Mark your calendars, save the dates: Planetarium events will moon over the moon
On July 20, 1969, mankind stepped on the surface of a celestial body beyond Earth for the first time. So the Whittenberger Planetarium on the campus of The College of Idaho will celebrate the anniversary of Neil Armstrong’s “one giant leap for mankind” by centering its upcoming shows on Earth’s only dance partner: the moon.
“This summer is going to be going to be the 50th anniversary of the Apollo 11 Moon landing, which was one of the most significant events probably of the 20th century,” said Amy Truksa, the director of the Whittenberger Planetarium in Caldwell. “This was a celebratory event, was one of the real positive things.”
According to a press release about the moon series, the celebration begins on February 15 when the Planetarium hosts a show called “The Dark Sides of the Moon Phases.” After the annual spring equinox show on March 2, the distinct theme returns on April 5 when Truksa and the planetarium host “Houston, We Have a Mission (50th Anniversary of Apollo Moon Landing in 2019).” There is also a show scheduled on May 3 titled “Once in a Blue Moon.”
Truksa, who has been the director of the Whittenberger Planetarium since 2000, is excited for the shows. Not only to talk about what is known — like Armstrong and Buzz Aldrin being the first two people to ever set foot on the moon — but also the stories people may not have heard before.
At a conference she attended this past fall, Truksa said someone read the statement that then-President Richard Nixon would have read if the astronauts could not get back off the surface of the moon and had to be left behind.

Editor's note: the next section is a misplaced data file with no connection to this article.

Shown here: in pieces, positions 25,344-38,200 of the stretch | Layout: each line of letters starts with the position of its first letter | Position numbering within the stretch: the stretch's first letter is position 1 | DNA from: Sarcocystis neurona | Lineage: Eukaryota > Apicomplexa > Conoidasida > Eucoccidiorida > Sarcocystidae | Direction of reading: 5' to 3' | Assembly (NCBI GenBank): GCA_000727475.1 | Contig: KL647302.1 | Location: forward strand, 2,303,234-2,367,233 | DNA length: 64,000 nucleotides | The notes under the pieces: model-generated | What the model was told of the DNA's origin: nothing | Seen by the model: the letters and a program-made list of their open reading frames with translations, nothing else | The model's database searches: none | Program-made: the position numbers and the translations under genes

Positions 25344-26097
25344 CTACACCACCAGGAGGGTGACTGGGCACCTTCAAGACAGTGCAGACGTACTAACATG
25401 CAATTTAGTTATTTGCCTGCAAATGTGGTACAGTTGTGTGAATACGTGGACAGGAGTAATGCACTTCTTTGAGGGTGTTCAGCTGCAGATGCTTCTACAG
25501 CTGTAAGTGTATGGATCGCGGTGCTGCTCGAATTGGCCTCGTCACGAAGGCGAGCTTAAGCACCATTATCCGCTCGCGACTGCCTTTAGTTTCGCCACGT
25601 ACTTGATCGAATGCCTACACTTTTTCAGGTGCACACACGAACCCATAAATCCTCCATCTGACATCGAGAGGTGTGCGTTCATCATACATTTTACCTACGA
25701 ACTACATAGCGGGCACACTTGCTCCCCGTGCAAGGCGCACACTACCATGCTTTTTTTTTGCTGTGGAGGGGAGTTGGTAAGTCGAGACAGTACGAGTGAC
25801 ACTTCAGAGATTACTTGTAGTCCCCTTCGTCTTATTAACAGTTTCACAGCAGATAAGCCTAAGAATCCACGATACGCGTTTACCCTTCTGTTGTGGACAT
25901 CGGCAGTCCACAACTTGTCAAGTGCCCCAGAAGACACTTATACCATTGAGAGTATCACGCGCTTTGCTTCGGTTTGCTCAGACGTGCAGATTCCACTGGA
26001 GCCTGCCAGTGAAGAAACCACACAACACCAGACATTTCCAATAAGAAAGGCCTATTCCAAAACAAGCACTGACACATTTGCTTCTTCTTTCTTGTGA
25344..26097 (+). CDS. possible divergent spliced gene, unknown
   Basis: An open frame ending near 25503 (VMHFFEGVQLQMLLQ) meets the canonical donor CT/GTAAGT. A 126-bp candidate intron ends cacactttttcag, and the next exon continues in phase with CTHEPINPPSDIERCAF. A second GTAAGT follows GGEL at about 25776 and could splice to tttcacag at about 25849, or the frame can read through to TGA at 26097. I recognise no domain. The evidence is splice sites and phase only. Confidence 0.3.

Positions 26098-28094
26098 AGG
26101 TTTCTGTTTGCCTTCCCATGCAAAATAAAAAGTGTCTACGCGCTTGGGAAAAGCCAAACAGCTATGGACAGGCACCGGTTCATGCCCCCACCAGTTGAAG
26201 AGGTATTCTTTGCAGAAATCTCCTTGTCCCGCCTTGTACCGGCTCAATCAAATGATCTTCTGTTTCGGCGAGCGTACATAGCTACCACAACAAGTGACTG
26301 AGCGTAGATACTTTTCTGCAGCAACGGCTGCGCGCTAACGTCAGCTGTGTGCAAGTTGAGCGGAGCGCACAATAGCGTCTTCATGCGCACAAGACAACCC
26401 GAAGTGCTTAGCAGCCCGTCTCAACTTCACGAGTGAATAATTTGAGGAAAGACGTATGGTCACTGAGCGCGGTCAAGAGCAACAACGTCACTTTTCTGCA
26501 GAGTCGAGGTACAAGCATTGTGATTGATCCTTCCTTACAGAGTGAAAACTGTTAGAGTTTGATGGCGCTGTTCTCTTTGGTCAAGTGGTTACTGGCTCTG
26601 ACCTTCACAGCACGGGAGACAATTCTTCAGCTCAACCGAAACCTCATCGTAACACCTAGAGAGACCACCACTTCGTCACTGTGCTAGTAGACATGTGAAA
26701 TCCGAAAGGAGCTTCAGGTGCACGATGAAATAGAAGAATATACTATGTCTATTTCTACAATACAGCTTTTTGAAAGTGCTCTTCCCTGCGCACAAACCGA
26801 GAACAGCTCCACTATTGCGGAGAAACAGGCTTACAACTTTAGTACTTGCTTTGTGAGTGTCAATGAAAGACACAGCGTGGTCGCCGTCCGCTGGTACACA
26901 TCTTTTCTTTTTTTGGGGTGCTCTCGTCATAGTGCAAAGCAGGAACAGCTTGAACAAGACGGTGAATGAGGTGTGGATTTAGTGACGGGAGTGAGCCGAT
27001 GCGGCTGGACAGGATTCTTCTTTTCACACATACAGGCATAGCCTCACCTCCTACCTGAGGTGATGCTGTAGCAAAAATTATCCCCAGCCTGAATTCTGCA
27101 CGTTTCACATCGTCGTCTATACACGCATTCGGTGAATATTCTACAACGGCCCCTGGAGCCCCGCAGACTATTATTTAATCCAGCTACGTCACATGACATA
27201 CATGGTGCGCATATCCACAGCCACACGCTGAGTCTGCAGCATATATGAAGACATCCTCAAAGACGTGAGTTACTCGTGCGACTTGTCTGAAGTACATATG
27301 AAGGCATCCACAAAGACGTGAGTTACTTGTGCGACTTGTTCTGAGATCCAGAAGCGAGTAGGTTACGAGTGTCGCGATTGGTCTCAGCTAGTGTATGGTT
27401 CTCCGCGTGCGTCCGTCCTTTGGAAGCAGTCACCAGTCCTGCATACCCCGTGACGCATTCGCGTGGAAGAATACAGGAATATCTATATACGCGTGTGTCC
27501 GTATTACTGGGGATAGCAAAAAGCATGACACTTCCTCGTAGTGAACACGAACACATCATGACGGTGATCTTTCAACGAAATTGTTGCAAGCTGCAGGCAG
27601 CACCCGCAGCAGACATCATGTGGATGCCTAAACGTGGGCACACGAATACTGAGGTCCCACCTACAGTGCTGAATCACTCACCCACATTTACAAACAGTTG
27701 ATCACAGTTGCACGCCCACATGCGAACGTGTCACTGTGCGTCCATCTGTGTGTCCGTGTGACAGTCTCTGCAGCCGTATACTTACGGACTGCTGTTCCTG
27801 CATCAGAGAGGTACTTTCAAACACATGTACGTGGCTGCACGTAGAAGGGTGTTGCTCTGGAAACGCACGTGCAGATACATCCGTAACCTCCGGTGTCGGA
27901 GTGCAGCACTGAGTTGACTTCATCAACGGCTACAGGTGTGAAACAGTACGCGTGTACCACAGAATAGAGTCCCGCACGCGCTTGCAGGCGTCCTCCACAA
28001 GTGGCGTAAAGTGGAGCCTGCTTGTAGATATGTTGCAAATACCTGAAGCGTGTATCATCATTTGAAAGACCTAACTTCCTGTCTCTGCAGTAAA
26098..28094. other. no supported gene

“It was incredibly moving,” she said. “This was a planetarium filled with planetarium directors and presenters and we were weepy. And I don’t think any of us had been weepy in our planetariums before.”
Truksa has been researching the topic extensively for the shows and revealed one anecdote to share. “They (the astronauts) had lists and lists and lists of pictures they were going to take of the moon and then, there they were, watching the Earth rise above the horizon of the moon,” she said of Aldrin and Armstrong. “And it had never once come up as a thing of interest, that seeing the Earth from space would be meaningful or interesting to anybody.”
Thankfully, the moment was captured to be shared in places like the Whittenberger Planetarium, which is one of three planetariums in Idaho.
“Out east, there could be more than one planetarium in a town,” Truksa noted. “Out west, they’re not very close together.”
The planetarium seats approximately 50 people, but because the room has to be completely dark during the shows and Truksa presents from the back of the room, she doesn’t get to see the facial expressions of guests during the shows.
“All of my feedback comes through sound,” she said. “They give me a rush every time somebody gasps or says, ‘ohhh.’”
For more information, or to purchase tickets, go to the website at collegeofidaho.edu.